It had been reported that The Royal Bank of Canada (RBC) –– the country’s largest bank at more than $965 billion in total assets –– might launch a cryptocurrency trading platform. But, those reports turned out to not be true. With that said, according to Forbes, RBC is leading in enterprise blockchain research.
“Like many other organizations, files patent applications to ensure proprietary ideas and concepts are protected,” RBC spokesperson Jean Francois had told The Logic, before CoinDesk published an update clarifying that RBC had no plans to launch an exchange.
But, bank spokesperson Ed Jones negated reports that Canada’s largest bank was looking into the development of a crypto exchange, telling CoinDesk that none of the many patents the bank received for blockchain projects indicated they were building an exchange.
“While RBC does not comment on ongoing proprietary research and development, we can confirm that these patent filings are not in support of work towards a cryptocurrency exchange for clients,” the spokesperson said. “RBC has no near-term plans to launch a cryptocurrency exchange for clients.”
RBC is not the first bank to file blockchain-related patent applications, and many banks are working in organizations, such as Hyperledger, R3, and others on distributed ledger related projects.
“RBC, like many other organizations, files patent applications to ensure proprietary ideas and concepts are protected,” said Jones.
One RBC patent reads: “To individual users, managing cryptographic keys and transacting with different cryptographic assets can be a challenge. In some situations, cryptographic asset transactions may take time to be confirmed, and/or may not be compatible or supported by merchant systems or point-of-sale devices.”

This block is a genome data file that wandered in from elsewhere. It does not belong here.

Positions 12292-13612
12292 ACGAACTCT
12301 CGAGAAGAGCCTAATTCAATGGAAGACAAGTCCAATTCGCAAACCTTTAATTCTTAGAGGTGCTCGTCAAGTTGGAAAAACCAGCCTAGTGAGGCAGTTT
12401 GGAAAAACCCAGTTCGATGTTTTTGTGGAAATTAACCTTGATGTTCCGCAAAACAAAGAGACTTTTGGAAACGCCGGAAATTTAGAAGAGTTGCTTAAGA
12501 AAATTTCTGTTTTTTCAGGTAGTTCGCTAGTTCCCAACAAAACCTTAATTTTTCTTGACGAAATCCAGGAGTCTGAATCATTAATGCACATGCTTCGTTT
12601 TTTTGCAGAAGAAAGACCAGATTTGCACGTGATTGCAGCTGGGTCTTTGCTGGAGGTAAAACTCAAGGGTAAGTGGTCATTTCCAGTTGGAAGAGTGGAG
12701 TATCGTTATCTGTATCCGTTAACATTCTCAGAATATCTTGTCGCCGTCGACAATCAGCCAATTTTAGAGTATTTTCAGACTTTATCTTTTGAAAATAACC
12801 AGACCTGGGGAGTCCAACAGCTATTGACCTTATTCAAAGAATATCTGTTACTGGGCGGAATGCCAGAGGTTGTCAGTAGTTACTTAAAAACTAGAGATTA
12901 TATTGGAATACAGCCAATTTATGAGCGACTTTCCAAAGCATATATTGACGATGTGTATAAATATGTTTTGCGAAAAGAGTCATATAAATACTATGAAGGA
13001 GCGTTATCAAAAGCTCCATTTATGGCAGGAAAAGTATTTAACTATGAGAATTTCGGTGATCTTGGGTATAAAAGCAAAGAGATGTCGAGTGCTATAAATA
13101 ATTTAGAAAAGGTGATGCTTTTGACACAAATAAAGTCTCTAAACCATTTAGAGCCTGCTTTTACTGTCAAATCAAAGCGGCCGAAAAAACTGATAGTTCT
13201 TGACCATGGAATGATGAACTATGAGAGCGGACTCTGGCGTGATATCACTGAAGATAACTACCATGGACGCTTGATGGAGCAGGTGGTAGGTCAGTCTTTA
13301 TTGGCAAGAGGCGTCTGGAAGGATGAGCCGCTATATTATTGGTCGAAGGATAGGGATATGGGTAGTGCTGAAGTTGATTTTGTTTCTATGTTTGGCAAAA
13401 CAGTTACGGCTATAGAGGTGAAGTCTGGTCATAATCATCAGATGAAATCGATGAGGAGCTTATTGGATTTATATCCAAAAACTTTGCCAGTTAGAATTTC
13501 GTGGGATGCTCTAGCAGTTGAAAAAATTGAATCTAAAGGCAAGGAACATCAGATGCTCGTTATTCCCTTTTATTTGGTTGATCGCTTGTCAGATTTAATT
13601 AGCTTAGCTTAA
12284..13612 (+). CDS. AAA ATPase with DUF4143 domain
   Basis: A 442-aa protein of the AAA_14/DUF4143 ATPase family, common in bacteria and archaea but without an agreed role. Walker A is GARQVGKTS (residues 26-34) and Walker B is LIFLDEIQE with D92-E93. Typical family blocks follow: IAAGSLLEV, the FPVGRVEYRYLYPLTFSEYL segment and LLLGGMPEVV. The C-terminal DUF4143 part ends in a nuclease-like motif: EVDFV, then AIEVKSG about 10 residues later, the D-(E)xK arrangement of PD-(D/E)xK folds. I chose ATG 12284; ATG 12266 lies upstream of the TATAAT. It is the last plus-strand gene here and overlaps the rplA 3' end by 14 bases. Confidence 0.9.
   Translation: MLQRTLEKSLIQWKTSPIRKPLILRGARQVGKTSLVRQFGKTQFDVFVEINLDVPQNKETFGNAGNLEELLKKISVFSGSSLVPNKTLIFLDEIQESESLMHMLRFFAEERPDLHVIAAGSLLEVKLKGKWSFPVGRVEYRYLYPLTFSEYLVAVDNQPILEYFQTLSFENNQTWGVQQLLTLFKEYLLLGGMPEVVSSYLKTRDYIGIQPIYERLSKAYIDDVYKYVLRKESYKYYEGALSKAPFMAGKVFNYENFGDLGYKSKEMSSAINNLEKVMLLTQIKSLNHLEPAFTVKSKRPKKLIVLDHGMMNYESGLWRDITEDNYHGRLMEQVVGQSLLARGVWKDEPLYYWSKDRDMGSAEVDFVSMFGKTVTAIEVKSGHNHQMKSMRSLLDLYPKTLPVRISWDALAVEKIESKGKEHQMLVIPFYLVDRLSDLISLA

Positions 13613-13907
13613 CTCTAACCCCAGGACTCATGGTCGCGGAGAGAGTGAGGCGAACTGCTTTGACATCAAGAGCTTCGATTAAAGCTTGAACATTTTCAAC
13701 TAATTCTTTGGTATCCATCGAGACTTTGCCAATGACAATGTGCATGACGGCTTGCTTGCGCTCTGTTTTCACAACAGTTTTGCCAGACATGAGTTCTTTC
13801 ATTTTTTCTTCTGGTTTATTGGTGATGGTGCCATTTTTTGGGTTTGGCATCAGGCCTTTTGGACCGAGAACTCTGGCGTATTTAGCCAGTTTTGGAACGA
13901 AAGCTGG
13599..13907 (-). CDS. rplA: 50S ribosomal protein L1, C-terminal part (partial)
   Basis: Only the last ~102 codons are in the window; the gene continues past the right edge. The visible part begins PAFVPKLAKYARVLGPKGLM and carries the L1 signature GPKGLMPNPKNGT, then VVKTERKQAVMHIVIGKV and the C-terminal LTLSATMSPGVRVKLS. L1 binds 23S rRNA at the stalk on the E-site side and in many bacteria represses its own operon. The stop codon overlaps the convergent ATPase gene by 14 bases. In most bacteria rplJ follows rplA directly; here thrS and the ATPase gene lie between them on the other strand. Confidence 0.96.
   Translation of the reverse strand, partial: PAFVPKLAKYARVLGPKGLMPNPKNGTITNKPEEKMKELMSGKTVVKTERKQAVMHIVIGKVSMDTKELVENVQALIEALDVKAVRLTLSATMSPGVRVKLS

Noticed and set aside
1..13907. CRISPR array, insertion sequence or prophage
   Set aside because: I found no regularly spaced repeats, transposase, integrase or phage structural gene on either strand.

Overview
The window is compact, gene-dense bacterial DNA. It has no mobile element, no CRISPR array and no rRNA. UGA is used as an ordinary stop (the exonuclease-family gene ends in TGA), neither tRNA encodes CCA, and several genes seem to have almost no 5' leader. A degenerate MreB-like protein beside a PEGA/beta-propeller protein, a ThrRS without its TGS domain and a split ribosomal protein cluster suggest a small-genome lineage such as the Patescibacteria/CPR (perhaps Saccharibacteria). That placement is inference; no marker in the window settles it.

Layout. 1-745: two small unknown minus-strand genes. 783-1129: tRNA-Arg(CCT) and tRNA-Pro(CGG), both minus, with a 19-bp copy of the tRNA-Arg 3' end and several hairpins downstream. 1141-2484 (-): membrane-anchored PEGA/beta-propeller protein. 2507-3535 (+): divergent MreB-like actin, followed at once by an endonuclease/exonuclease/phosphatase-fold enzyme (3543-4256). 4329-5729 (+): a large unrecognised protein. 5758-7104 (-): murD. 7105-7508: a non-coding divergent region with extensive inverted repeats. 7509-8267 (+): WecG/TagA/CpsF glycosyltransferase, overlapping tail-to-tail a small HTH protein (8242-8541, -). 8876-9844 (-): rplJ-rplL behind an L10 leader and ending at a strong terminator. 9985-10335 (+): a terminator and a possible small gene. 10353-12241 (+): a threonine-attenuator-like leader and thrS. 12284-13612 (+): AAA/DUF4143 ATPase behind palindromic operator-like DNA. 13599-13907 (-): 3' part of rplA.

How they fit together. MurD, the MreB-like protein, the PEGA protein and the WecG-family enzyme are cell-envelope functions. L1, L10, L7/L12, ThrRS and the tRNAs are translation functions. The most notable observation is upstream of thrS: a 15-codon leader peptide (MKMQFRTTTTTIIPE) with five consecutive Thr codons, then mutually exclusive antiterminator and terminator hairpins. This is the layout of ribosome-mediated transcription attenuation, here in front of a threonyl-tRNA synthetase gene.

RBC has launched blockchain-related loyalty points and digital identity and two pain-points RBC has tested in collaboration with other startups and consortia.
“We see loyalty as a great use case for blockchain to allow us to provide customers more real-time access to rewards points to provide an almost Starbucks-like experience,” said Eddy Ortiz, vp of solution acceleration and innovation. “It benefits us internally to be more efficient in some of our processes, but that efficiency can directly translate to something the consumer sees.”
He added: “It is hard to argue that consumer-facing blockchain-based applications like loyalty programs are going to move the needle for clients more effectively in the near term than a new biometric authentication technology or chatbot. Innovation departments need to show they’re being responsible stewards with their funds because they are competing for the money with other departments within their firms year after year.
Our learning has been about how we use the technology contractually with other technologies to still benefit from the blockchain use but also allow us to make client lives easier. We have evolved significantly.”
A Forbes analysis of the largest public companies in the world demonstrates the Royal Bank of Canada sitting at 25th, in terms of sales volume, amongst leaders exploring blockchain technology. American Express was listed #1 in that list.
An analysis of the largest public companies in the world shows the Royal Bank of Canada sitting at 25th, by sales volume, of those utilizing or seriously exploring blockchain technology.
The Forbes Global 2000 list of the biggest businesses was refined to the top 50 who are known to be investigating blockchain use cases and applications.
The recent report sees American Express in first position and the Royal Bank of Canada featuring strongly with its sales volume and recent blockchain-related activities.